And if you're looking for personalized nutrition support for yourself, your babies and/or your kids, I am currently accepting new clients in my virtual private practice. Looking forward to meeting you online… 

Feeding Aversion - Why your baby is refusing bottles, breast or solids – Baby Care Advice

When we imagine what it should look like to feed a baby, we picture a scene of a hungry baby, gently cradled in our arms, who serenely gazes towards us as he contently feeds, peacefully stopping when satisfied. This is in stark contrast to the way in which babies who develop an aversion to feeding or eating behave. The scene is one of a screaming, hungry baby who acts like you're trying to poison him when you offer him a bottle of milk, breastfeed, or solid foods.

What is a feeding aversion?

An aversion is the avoidance of a thing or situation because it is psychologically linked with an unpleasant, stressful, frightening, or painful experience. Basically, it’s fear that is displayed in anticipation of something bad happening again. A ‘feeding phobia’ and ‘feeding strike’ are other terms that may be used to describe a feeding aversion. 

A feeding aversion refers to a situation where a physically well baby, repeatedly exhibits partial or full feeding refusal despite obvious hunger. A feeding-averse baby has a history that demonstrates he’s capable of feeding but for reasons yet to be identified and corrected, he refuses to feed or eats very little.

Babies as young as 7 weeks of age can develop an aversion to breastfeeding or bottle-feeding. Older babies can become averse to eating solids. Not just certain foods but the experience of eating solids. A baby could become averse to one, two, or all three feeding methods.

Feeding aversion signs and symptoms: 

A baby might exhibit one or more of the following behaviors:

  • Skips feedings or meals without distress.
  • Appears hungry but refuses to eat.
  • Fusses or cries when a bib is placed around his neck, or when placed into a feeding position, or when the bottle is offered or shown.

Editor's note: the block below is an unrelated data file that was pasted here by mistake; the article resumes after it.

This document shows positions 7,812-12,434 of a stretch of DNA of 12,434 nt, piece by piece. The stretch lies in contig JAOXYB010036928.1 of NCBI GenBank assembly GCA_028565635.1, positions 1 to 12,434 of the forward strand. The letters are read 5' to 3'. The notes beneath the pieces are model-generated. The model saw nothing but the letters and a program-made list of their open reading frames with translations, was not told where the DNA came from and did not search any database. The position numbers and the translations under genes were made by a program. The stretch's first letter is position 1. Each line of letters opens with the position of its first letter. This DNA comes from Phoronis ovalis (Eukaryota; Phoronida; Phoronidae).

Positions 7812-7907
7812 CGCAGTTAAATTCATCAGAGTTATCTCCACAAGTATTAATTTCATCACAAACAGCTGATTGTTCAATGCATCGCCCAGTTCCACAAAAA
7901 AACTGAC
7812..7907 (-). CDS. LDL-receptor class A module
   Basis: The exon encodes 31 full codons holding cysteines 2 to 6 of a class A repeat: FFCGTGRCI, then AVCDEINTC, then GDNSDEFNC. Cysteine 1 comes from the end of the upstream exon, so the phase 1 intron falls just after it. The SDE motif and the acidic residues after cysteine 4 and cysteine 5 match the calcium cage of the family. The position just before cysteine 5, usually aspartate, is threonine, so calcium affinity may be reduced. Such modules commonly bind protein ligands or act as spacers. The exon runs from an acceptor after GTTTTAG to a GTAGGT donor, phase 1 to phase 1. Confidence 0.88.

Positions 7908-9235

• Clamps his mouth shut or cries and turns his head away from the breast, bottle, spoon, or food.
  • Takes a few sips or a small portion of the milk or food offered but then pulls away or arches back in a tense manner or cries. (NOTE: Babies back arch to distance themselves. Back arching does not provide evidence of acid reflux.)
  • Feeds only while drowsy or asleep.
  • Consumes less milk or food than expected.
  • Refuses milk but eats solids.
  • Displays poor or slow growth. May be diagnosed as 'failure to thrive'.

The type and intensity of behavior vary between babies. At one end of the spectrum, a baby might simply refuse to eat a particular food owing to a bad experience while eating that food. At the other end, a baby might display almost complete food refusal, eating very little, and require a feeding tube to ensure that he receives sufficient nourishment for healthy growth.

Feeding is not something that a baby can avoid entirely. A feeding-averse baby will reluctantly eat enough to survive but not voluntarily eat enough to thrive. Once averse to feeding a baby will try to ignore his hunger cues for as long as possible. Only willingly, but cautiously, eating when ravenous. Then eating quickly in fear of a repeat occurrence of whatever it is causing his fears. Eating just enough to soothe pangs of hunger, but not enough to feel completely satisfied.